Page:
Inklingo Rainbow Flower Quilt

When the Rainbow Flower Quilt Block was mentioned in Quilters Newsletter Magazine, Issue 420, quilters started asking me for an Inklingo Shape Collection.

No wonder! Isn’t it a great block? And it’s easier with Inklingo than with any other method.

It was irresistible to me. The Rainbow Flower Shape Collection is ready now.

The curves are graceful and the Rainbow Flower Quilt Block is unusual and impressive. You don’t have to tell anyone how easy it is with Inklingo, but we hope you will.

Rainbow Flower is an old design. It was published by Laura Wheeler in the Illinois State Register in August 1933. It is 420-12 in Jinny Beyer’s Quilter’s Album of Patchwork Patterns.

Print, cut, and sew! Three shapes. No templates, no measuring. Cut with a rotary cutter or scissors!

Gentle Curves in the Rainbow Flower Quilt Block

It is a joy to sew the curves with the stitching lines and matching marks printed on the fabric.

I would love to make a scrappy Rainbow Flower quilt, and fussy cut at least some of the shapes. (I make a window template to see how I should position the freezer paper.)

The variations are endless, so I hope quilt designers will be inspired to create new patterns for these olde shapes.

There are worksheets in the shape collection to get you started.

In the middle of a Canadian winter, I can sew Rainbow Flower Quilt Blocks and think about rainbows over Niagara Falls. Whether you sew by hand or by machine, I think you will love these shapes too.

Are you stronger than I am? I hope you can’t resist it either and make an absolutely fabulous quilt with these shapes. Enjoy!

Linda & Monkey

New to Inklingo? Order and download free shapes and start sewing in the next few minutes. Quick Start  (Always FREE.) There are triangles, diamonds, and squares in the free collection—great for dozens of different blocks.

14 thoughts on “Inklingo Rainbow Flower Quilt”

  1. Wow! I had to go get my copy of the magazine because I couldn’t remember even seeing this block pattern. But there it is on page 35. I think my eyes must have skipped over it because my brain automatically said, “Forget it! I don’t want to make templates!” But seeing it here on Inklingo makes me eager to try it.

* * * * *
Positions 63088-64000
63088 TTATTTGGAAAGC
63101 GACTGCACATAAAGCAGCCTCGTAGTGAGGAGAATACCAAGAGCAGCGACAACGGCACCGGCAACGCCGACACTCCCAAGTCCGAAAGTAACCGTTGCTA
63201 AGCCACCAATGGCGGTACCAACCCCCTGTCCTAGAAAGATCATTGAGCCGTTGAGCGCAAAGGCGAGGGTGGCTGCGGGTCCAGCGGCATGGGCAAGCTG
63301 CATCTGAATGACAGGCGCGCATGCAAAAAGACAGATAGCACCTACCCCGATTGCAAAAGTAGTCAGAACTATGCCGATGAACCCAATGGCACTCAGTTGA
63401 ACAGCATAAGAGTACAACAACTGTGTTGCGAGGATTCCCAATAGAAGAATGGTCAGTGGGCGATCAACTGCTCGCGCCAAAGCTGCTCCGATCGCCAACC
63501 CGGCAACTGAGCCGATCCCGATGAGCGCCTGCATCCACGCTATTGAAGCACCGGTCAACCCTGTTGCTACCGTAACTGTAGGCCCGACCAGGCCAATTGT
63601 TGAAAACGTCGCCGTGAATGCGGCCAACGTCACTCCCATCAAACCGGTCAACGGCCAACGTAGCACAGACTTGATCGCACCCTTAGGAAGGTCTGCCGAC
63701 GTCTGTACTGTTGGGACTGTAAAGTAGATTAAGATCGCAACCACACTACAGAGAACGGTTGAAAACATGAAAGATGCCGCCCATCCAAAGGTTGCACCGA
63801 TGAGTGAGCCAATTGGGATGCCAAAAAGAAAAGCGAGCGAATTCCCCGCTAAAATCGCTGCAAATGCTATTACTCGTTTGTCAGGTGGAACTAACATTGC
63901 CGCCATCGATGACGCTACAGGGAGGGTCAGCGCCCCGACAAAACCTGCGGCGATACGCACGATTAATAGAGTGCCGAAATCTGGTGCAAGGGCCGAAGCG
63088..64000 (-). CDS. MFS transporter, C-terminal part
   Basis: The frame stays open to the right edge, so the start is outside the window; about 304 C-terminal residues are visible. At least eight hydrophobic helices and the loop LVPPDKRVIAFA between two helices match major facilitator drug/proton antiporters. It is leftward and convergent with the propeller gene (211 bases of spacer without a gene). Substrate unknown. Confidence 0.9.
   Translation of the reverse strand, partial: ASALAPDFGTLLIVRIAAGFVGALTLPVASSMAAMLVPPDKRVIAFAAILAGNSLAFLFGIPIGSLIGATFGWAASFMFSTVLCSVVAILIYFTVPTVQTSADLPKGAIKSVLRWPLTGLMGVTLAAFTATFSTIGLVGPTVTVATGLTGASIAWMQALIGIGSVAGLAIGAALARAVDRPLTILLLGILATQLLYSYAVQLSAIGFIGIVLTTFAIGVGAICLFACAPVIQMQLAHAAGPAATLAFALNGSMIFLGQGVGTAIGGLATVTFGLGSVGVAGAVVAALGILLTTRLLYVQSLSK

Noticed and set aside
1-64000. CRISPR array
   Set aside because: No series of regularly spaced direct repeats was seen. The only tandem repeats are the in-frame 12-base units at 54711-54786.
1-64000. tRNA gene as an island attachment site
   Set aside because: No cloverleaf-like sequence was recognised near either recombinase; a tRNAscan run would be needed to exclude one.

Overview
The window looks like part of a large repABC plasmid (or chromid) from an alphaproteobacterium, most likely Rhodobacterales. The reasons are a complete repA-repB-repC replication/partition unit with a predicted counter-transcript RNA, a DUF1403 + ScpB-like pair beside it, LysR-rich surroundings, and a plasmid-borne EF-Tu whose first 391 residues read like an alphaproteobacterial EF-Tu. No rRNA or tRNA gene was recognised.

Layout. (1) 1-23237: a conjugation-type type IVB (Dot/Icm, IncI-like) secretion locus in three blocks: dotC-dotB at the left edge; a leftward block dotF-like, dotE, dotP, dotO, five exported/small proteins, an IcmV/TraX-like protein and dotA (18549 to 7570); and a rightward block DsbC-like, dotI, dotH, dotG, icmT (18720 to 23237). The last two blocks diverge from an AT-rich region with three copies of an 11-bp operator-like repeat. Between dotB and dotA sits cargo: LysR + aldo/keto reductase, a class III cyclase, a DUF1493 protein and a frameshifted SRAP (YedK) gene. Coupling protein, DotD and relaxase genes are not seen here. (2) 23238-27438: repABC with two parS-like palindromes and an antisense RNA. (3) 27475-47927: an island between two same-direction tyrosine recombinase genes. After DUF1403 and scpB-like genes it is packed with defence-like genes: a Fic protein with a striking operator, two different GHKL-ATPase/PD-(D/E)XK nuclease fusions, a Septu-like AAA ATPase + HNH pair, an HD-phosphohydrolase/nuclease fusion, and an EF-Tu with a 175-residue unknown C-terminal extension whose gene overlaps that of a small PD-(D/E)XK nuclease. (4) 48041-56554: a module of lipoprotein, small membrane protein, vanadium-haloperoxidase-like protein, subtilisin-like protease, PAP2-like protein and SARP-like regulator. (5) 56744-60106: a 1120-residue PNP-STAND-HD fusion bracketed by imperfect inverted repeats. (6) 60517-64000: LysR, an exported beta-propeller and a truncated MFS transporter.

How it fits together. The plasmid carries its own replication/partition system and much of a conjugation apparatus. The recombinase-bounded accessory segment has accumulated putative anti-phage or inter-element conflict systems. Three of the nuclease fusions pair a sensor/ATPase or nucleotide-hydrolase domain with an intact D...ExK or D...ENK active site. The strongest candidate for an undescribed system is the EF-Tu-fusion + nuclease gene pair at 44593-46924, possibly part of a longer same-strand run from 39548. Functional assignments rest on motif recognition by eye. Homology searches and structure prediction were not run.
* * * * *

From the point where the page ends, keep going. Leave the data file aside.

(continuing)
I think that this sort of pattern, one which would be hard (or impossible) to do with templates or a rotary cutter & ruler, is where Inklingo really excels.

    For example, I already have a set of acrylic double wedding ring templates. In fact they’ve been sitting in my drawer for a couple of years. But I think I’d probably rather attempt that pattern with Inklingo than the templates, even though I’ve already spent money on them.


  2. Really pretty but for me I can resist…I am still dreaming of getting around to my Storm at Seas soon! LOL
    Can’t wait to see what is next too.

  3. WOW! I love this design – I just went to my Jinny Beyer book to find it, wondering to myself ‘How did I miss this one?’ only to find out that I have her book of Blocks & Borders 🙁 But, wait… don’t need it, cuz we have Linda!!! Thanks!

  4. We love your comments!
    Froma, it is the current Quilters Newsletter, Feb/March 2011, # 420. There is a direct link in the first sentence.
    You are going to love the effect you get from these very gentle curves. It’s like magic.

  5. Brilliant! I hope you will do many more Inklingoable patterns for Quilter’s Newsletter. I would make more of their quilts if they were Inklingoable. When you get used to the Inklingo way, it’s so hard to go back to tracing around templates. (There’s never enough matching marks, and I’m always worried that my lines are too thick or too dark to be precise.)

    This is a very pretty pattern, and would even make good coasters. And look what a pretty border that makes!

  6. And I just finished drafting, designing and organizing a huge Feathered Star quilt for my husband. I am in trouble now. Thank you Linda and Monkey for another fabulous collection.

  7. I don’t see flowers… I see snowflakes done up in whites and wintery cool blues. That’s the fun of quilting and art… we all see something different!

    Way to go, Linda!!!

    ~ Ronda


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